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How to conduct online research in Japan

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Market research in Japanhas been transformed by the emergence of online research. While other Asian markets continue to favour more personal, face-to-face techniques, Japanese culture is perfectly suited to this more arms-length approach, especially when it comes to researching conventional, mainstream audiences. Online research means that Japanese consumers don’t have to personally interact with researchers in person to complete surveys; a factor that circumvents a Japanese antipathy towards personal interactions with strangers. The idea of sharing personal information can make some Japanese consumers deeply uncomfortable and extends itself to a desire to avoid picking up phone calls from unknown numbers, which means telephone research in Japan is difficult to execute, too. 

On the other hand, online research methods remove human interaction from the research process, encouraging participation from respondents who may not enjoy the process of a face to face interview or focus group. Respondents can relax without the pressures of sharing directly with another individual and are more likely to give honest and detailed responses when giving answers at their own leisure. Likewise, online research methods provide a sense of control to the respondent.

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Unlike in a face-to-face interview, every question in an online survey is predetermined, and while this impacts the level of insight a researcher can reach, it provides a safer environment for respondents who are concerned that the spontaneity of a ‘live’ interview may lead them to revealing too much information, or at least a feeling of great social awkwardness.

Unlike in a face-to-face interview, every question in an online survey is predetermined, and while this impacts the level of insight a researcher can reach, it provides a safer environment for respondents who are concerned that the spontaneity of a ‘live’ interview may lead them to revealing too much information, or at least a feeling of great social awkwardness.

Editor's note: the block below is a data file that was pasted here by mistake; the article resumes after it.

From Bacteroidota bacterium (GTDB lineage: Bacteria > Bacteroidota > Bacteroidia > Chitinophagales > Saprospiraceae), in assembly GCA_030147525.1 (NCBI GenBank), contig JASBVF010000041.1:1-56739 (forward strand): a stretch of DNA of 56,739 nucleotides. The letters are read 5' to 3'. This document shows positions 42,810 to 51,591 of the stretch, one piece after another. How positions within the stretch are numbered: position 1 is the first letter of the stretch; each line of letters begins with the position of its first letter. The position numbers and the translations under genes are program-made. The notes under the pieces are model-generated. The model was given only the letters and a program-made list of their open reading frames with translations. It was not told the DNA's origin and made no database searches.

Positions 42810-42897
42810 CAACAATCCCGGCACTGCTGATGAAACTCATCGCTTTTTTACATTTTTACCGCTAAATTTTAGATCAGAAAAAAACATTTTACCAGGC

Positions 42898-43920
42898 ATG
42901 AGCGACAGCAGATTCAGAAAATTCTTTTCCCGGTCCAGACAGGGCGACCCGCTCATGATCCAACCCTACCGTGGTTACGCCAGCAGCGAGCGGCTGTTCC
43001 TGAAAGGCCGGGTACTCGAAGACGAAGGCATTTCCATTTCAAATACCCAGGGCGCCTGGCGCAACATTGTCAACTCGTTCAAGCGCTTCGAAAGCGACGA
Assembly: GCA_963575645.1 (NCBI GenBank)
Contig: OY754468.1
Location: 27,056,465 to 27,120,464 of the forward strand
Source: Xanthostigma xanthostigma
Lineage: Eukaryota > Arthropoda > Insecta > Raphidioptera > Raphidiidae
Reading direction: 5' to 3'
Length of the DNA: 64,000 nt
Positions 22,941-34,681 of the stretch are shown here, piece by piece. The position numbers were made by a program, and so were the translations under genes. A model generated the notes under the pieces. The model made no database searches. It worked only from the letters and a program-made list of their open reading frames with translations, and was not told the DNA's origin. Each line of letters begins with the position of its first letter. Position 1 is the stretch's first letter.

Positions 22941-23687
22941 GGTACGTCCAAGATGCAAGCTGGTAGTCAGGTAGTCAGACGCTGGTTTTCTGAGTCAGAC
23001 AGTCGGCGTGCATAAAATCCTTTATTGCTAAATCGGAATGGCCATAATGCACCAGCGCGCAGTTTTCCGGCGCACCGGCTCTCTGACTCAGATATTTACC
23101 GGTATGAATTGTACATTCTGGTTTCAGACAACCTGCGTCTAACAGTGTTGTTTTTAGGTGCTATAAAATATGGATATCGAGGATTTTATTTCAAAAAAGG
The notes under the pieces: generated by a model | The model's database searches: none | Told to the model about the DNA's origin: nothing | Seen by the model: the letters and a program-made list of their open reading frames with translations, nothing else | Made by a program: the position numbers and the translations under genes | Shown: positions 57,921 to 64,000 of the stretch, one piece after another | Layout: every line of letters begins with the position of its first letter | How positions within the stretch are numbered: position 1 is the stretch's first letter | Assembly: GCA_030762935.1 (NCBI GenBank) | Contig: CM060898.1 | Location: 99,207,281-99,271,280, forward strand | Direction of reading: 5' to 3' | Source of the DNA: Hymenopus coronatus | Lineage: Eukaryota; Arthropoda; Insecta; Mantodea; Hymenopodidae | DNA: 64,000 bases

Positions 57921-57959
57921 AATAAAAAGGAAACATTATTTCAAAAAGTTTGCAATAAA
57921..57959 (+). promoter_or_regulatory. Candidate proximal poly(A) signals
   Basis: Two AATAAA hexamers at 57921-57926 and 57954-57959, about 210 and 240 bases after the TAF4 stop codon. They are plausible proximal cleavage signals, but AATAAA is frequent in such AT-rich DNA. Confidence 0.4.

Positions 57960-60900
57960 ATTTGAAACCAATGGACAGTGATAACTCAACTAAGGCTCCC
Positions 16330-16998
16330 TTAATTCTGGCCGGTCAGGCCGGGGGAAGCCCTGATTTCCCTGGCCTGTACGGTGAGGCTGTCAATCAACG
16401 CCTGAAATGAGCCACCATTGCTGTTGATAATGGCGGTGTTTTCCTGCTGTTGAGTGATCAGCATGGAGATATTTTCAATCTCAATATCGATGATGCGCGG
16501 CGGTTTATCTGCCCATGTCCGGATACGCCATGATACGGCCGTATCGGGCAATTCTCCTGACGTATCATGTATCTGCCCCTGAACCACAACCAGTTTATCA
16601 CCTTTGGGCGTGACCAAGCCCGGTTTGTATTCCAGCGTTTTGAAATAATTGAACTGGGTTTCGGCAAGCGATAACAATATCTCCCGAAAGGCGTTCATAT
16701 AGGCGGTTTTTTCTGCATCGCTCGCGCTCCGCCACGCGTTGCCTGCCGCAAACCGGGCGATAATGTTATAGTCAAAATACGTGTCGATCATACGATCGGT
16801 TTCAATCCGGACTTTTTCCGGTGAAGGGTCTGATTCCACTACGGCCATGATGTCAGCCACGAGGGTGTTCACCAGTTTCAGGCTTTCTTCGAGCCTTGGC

What’s more, Japanese infrastructure lends itself to online research. Commute times into Tokyo and other major cities like Osaka and Nagoya are typically an hour in duration, which means that many Japanese have at least 2 hours each day of ‘dead time’. And, with incentives provided to all who take part, online research is arguably one of the best ways to monetise this time. With high quality 3G and 4G networks in existence for years now, this has allowed online research to flourish during the commute.

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Although face-to-face research benefits researchers elsewhere, creating a personal relationship with respondents and opportunities for spontaneous questions that lead to deeper insights, these advantages are negated for researchers in Japan. The dominance of online research in Japan can be surprising to those less familiar with the country, but its capabilities to reach huge numbers of respondents quickly, cheaply and comfortably, mean that it is by far the best option for gaining accurate, primary quantitative data. 

We at Kadence are big advocates of brands creating their own futures, rather than try to predict it. Earlier in the year, before the whole pandemic went global, we brought together trend watching experts from across our global boutique to identify four key trends that we believe will define the next 12 months, inspiring innovation across Asia, the US and Europe, that we outlined in this report.

How to conduct online market research in Asia: The Go-To Guide
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How to conduct online market research in Asia: The Go-To Guide

What online methodologies work best in India? How do you get the most out of respondents through digital methodologies in China? Experts across our global boutique share best practice tips and techniques for conducting online market research in Asia.

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